Answers To Common Accident Insurance Questions

If you have been involved in an accident in Pennsylvania, it is important to know what to do. At the Quinn Law Firm in Erie, we get a lot of questions from potential and existing clients. Following are answers to a number of commonly asked questions.

For more information and for an assessment of your personal injury claim, call us at 814-806-2518 in Erie or toll-free at 866-641-8996. You may also send us an email.

I might have accidentally injured someone, or caused property damage, but I haven’t been sued yet. Is there anything that I need to do?

Answer: Many people are reluctant to contact their insurance company when something bad happens; they are worried this will increase their rates or have other negative consequences. However, an insurance company will not increase your rates or otherwise change your insurance coverage simply because they are made aware of a possible claim. Your insurance company cannot increase your rates unless it has been determined that you are at fault and it is obligated to pay a claim.

Therefore, the best thing you can do in this situation is to notify the insurance company immediately so that it can promptly investigate the incident and prepare to defend you if you are sued down the road.

Do not try to negotiate a settlement on your own or offer to pay as the insurance company may deny coverage on this basis. Just tell the person that you will report it to your insurance company.

I have several types of insurance. Which company do I call?

Answer: It all depends on the type of incident:

  • Were you driving your own vehicle? Report it to your own automobile (or motorcycle) insurance company.
  • Were you driving someone else’s vehicle with their permission? Report it to their automobile (or motorcycle) insurance company and your own (if you have any). Both may have coverage for you.
  • Did the incident happen on your property? Call your homeowner’s (or tenant’s) insurance company. Many of these policies have liability coverage that protects you (with some exceptions) for incidents caused by conditions on your property.
  • Did you or a family member cause an incident away from home (not with a motor vehicle)? With some exceptions, your homeowner’s (or tenant’s) policy protects you (and the family members who live with you) from liability for any negligent act that causes injury or property damage to another, even if it occurs away from your home.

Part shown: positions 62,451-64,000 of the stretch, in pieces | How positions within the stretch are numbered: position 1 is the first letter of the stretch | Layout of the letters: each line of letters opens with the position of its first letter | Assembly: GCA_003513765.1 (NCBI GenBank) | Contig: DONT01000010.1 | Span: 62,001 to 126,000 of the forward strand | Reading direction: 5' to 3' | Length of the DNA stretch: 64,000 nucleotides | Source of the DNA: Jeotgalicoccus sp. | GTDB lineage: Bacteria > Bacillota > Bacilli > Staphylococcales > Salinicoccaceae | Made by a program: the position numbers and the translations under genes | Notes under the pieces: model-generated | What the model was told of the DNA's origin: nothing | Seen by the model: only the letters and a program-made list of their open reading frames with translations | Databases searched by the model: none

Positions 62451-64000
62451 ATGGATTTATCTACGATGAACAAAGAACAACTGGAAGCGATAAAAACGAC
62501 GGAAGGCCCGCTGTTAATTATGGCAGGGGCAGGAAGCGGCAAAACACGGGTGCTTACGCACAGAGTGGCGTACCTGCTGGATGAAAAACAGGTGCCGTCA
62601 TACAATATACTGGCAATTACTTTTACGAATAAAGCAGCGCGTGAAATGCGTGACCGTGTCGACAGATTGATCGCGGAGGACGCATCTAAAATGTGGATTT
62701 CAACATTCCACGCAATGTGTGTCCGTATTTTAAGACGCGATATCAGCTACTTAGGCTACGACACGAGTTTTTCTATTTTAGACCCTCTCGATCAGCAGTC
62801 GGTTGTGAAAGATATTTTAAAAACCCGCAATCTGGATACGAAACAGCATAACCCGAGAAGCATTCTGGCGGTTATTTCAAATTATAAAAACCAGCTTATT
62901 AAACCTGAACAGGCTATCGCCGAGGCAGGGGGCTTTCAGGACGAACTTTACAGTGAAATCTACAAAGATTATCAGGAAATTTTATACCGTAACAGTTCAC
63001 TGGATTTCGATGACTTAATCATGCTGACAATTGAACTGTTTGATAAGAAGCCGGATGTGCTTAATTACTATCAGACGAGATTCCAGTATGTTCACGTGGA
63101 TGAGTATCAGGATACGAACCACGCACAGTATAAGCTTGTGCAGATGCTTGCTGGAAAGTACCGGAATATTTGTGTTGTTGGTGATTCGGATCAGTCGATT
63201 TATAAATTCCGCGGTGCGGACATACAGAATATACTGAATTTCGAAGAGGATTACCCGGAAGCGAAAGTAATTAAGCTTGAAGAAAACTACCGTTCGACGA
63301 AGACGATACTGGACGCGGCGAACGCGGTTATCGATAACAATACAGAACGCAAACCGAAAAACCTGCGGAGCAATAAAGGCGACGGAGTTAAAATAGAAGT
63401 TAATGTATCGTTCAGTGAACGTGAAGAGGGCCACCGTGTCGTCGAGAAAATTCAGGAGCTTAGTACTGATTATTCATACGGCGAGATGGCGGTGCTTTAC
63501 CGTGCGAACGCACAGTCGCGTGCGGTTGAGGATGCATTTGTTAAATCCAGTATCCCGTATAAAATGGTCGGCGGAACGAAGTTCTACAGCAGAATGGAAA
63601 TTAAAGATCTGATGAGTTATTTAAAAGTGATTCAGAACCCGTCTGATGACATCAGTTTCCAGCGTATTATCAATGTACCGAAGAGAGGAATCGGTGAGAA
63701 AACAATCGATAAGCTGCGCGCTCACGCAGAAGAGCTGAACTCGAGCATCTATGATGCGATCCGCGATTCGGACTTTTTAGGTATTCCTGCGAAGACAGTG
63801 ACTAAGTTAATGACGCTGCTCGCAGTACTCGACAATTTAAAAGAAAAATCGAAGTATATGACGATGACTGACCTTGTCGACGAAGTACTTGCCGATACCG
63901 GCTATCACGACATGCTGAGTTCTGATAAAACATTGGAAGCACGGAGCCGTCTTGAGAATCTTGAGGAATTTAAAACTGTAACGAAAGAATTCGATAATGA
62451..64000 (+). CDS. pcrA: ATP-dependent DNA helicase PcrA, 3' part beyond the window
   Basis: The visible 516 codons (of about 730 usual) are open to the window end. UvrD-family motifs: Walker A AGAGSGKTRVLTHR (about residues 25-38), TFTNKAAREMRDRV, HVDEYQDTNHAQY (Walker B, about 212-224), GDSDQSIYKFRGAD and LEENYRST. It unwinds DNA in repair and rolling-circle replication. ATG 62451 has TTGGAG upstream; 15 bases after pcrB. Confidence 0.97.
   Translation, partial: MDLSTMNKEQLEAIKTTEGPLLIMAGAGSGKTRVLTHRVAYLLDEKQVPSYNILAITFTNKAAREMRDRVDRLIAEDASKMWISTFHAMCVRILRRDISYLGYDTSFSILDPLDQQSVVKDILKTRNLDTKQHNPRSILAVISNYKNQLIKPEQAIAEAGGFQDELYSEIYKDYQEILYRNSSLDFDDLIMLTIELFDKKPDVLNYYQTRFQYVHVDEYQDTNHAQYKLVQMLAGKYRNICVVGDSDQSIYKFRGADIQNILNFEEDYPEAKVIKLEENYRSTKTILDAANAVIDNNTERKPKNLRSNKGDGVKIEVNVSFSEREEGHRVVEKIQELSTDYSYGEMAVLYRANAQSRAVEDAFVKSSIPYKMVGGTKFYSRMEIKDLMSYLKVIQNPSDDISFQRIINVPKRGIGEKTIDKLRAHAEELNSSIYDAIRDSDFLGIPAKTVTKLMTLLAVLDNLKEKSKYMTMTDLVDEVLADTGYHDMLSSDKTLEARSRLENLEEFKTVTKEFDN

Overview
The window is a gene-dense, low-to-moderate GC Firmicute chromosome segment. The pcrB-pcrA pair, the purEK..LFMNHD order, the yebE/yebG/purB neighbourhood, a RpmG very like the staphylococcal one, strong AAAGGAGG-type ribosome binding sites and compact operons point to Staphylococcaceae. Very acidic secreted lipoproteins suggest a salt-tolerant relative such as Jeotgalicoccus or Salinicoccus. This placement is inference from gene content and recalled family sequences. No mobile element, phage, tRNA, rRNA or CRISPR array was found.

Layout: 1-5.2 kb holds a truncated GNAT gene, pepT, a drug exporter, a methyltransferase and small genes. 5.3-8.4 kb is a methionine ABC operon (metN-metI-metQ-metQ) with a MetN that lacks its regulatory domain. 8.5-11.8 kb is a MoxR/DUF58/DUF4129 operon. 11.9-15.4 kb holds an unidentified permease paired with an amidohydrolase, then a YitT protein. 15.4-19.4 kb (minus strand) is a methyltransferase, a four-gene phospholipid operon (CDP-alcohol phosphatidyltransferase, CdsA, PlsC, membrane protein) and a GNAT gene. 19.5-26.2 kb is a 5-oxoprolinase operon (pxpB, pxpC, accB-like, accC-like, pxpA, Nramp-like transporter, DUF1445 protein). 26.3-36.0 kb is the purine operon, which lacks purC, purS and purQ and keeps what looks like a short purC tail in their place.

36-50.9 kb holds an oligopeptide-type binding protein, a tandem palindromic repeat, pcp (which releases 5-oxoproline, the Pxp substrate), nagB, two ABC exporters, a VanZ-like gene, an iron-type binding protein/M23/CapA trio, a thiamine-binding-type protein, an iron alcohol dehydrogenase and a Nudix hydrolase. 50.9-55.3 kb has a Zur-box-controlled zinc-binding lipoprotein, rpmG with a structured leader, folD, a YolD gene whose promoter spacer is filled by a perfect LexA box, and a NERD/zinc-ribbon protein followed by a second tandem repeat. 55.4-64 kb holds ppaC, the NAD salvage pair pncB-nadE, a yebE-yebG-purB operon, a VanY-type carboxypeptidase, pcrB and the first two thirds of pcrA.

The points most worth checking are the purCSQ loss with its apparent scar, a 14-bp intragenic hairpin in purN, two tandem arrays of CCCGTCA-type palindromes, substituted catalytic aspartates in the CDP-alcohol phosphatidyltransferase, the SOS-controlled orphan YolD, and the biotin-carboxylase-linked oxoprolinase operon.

• Did the incident occur while you were operating a boat? Contact the insurance company that insures the boat.
  • Did the incident occur while you are doing your job? Report it to your employer, who should have insurance coverage in place to protect you.

To notify the insurance company, you should call them and send them a written confirmation (such as an email or a letter) to ensure there is a record of the communication and of the possible claim. This will protect you in case the insurance company claims they did not receive timely notice.

What happens after I notify the insurance company?

Answer: After the insurance company receives notification of the incident, an “adjuster” will be assigned. They will let you know that the insurance company has received your information. They might instruct you to do certain things or request information from you. They will likely request a recorded statement.

Every insurance policy requires that you cooperate with the insurance company. Doing so ensures your best chance of success with a potential claim. Your insurance adjuster will ask you to provide a description of the incident, the names and other information about the other individuals involved and anything you may know about the injuries or property damage. You should try your best to provide as much detailed information as possible.

After this, the adjuster will begin to investigate the incident to see:

  • If the policy provides coverage for it
  • Who was at fault
  • What was the extent of the physical injuries or property damage

Keep an eye out for communications regarding this investigation. You may receive one of the following types of notices from the company about coverage for the incident:

  • An acceptance of coverage letter
  • A denial of coverage letter
  • A notice that the company needs to do further investigation to gather more information
  • A “Reservation of Rights” by the insurance company

I notified the insurance company of a possible claim, but they denied coverage. What do I do now?

Answer: There are several reasons this might happen, and what you do next depends upon your particular circumstances. The most likely reasons are that you are not covered by the policy, or the incident was the result of something that is excluded from coverage under the policy. If you receive a denial letter, you should contact an attorney immediately to make sure your rights are protected. The Quinn Law Firm has experienced attorneys who would be happy to talk to you about this.

I notified the insurance company of a possible claim, and they accepted coverage. What happens now?